By: Ed Creamer
At my age, memory and sex drive are all I have left. Most mornings after trying to remember where I left my sex drive parked, I set my nameplate out on my desk. It helps prompt me into remembering who I am. You normally get better results when answering the phone with your own name rather than selecting one from the front pages of the newspaper. Confuses people less that way. However, since the month of November rolls around pretty often, I’m reminded of how a typical Marine family celebrates the Birthday of our Corps.
Yes! It’s at that time of year when the family holds muster around the traditional Eagle, Globe and Anchor tree in their living room. The number of candles lit equal the number years passed since the Corps founding. They’re placed in flame retardant 40 mm casings. The old beer keg set back in the corner just waiting for someone to pull their steel mess kit cup down from the wall to fill it with. Tables are decorated in camouflage with different C-rations and MRE’s set out for afternoon chow. Sitting beside each box are the unforgettable small bottles of Tabasco sauce and little individual rolls of 4-holer paper with embossed letters on each sheet saying “TO MY FIXED WING BROTHERS”.
Out in the squad bay the children were busy using their name stamps. Getting ready for a junk on the bunk inspection with name stamps a flying over freshly starched skivvies. Rifle barrels scoured with SOS, shoes shined with Secret deodorant pads and creases made ever perfect by wax. For, if the socks weren’t lined up perfectly, the Good Conduct Medal free of finger prints and Expert shooting badge placed just right, the IG wouldn’t be happy. There’d be no SOS served in the mess hall. Nor, would there be any pogey bait for any that failed. Only head details and guard duty until the next birthday. Yes! THE birthday was a fun time for children.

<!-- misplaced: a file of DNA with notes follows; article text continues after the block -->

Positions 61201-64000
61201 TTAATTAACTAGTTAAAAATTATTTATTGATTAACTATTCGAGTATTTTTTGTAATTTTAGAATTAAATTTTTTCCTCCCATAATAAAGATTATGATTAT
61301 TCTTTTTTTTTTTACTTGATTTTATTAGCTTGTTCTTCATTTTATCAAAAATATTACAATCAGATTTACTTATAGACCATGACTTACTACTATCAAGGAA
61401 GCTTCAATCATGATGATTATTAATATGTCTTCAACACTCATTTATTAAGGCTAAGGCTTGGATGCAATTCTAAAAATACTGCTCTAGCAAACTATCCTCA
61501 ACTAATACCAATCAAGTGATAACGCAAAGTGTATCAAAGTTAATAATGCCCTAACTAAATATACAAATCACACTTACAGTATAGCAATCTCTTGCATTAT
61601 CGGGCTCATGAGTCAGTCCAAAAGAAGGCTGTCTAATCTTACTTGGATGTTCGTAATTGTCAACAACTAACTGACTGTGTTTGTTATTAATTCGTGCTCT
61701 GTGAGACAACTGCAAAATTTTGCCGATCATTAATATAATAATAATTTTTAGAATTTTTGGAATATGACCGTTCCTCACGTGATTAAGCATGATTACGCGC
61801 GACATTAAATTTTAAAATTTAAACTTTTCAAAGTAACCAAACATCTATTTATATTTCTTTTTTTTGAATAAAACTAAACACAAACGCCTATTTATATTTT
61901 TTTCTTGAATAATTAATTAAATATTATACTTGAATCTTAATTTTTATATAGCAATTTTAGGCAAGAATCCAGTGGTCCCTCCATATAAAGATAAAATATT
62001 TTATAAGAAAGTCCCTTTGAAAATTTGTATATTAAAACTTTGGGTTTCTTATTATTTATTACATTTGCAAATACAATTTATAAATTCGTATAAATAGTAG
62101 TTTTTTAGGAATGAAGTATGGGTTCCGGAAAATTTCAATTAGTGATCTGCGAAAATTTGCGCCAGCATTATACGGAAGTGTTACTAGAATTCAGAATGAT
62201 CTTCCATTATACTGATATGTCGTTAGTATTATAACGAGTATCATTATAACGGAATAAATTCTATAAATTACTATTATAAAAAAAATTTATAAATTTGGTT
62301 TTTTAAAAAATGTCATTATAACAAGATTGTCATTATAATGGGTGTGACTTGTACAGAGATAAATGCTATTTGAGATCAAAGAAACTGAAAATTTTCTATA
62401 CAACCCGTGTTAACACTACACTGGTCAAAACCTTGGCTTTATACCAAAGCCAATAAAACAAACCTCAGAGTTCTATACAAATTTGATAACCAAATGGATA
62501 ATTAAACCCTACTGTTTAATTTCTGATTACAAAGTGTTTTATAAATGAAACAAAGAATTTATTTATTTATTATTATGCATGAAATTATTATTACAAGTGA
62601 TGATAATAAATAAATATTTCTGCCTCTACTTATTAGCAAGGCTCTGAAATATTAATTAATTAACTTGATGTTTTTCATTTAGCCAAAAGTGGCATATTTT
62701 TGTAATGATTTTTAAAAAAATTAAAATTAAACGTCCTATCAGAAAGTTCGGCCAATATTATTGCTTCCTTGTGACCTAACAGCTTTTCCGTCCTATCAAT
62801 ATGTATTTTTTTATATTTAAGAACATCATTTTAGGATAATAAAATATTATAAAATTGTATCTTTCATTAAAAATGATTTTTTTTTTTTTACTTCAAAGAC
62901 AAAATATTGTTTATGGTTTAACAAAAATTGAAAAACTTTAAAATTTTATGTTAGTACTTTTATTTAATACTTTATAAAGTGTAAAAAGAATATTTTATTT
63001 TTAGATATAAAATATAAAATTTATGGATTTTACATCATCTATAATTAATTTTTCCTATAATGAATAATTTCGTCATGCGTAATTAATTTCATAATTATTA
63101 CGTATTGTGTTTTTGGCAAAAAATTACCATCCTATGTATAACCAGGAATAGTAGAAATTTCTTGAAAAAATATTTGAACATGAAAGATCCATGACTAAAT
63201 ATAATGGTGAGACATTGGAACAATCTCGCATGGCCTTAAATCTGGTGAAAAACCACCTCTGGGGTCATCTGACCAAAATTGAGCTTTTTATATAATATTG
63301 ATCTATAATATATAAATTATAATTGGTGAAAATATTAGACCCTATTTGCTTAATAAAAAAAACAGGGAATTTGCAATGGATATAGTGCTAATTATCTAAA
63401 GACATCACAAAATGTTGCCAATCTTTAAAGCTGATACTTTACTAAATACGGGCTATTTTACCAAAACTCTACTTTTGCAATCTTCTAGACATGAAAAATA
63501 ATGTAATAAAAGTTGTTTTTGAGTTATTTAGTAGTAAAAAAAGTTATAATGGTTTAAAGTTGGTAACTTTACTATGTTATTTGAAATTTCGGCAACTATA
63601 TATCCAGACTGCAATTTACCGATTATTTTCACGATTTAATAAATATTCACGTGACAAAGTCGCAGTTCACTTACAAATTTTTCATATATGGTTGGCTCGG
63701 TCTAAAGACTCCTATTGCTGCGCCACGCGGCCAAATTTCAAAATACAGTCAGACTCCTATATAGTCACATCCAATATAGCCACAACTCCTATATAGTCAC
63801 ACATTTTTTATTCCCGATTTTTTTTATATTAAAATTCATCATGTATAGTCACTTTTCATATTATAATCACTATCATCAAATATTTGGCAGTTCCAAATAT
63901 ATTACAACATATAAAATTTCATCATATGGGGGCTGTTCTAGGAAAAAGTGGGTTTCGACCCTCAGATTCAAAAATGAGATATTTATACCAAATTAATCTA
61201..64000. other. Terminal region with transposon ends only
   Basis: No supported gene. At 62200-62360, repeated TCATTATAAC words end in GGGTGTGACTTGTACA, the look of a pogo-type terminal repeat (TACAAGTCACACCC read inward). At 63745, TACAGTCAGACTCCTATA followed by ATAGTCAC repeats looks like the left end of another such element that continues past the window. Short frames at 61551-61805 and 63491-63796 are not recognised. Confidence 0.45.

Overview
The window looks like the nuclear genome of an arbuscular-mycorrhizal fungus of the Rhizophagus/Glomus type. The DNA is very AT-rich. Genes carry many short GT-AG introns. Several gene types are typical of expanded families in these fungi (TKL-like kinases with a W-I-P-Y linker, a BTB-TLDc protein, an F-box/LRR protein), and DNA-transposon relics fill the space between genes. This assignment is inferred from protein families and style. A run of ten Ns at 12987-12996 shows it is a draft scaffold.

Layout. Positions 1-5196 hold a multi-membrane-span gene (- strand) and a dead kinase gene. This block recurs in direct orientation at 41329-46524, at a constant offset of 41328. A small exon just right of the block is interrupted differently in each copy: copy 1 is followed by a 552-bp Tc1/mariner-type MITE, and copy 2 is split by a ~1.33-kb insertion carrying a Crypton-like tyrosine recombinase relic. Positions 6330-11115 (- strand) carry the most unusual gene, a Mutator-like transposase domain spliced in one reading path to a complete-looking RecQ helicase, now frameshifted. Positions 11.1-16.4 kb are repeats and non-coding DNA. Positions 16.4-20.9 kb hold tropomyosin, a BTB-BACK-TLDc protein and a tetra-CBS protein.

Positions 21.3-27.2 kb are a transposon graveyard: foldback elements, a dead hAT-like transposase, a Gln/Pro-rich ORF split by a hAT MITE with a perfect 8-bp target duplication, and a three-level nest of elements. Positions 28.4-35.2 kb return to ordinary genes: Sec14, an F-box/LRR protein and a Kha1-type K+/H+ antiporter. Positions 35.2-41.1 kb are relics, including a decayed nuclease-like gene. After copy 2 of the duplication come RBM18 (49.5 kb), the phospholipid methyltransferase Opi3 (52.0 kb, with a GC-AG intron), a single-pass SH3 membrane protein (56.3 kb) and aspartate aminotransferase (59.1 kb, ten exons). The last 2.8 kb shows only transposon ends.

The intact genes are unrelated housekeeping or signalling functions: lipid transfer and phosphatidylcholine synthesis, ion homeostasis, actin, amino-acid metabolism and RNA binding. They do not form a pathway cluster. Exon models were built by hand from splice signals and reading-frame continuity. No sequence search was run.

Friends arrived to exchange gifts after the meal was consumed. It was time for memories to be stretched to the maximum. To be sure, TRUTH comes in many variations when libation is consumed. Stories about how Capt Sam Nichols got his promotion to Major and made Commandant Numba 1. It’s been said he was the first to achieve full recruitment quota while stationed at Tuns’ Tavern. It must have made his Mother proud. So proud she gave him a swagger stick as a parting gift to aide in handling of the enlisted peons should they demand 3.2 beer. All gave the traditional toast of “Up Yours”.
Stories of how, when the winds blew and the monsoon rains did fall on the rotor blades, all nose pickers, spark chasers and tweets went to the flight line to make helicopters ready for flight. Each aviator’s scarf was folded neatly over the instrument panel. Crew chiefs would mark another X on the calendar when this day had passed since making an X was the only letter they knew.
Each knew it wasn’t the size of the parade they would receive when coming home that mattered. It was just the simple thought of getting laid. They knew it all depended upon that 23-year-old previously experienced and hung over fraternity party organizer to fly them into and out of hot landing zones. There would be various versions of that and the ever popular, “There I was at 500 feet with tree tops,,,,,,,,,.”
This was the time families are drawn together for rifle range detail, grenade practice and the family running of the PFT. Yes! This was the day that would bring them all closer. It was THE birthday.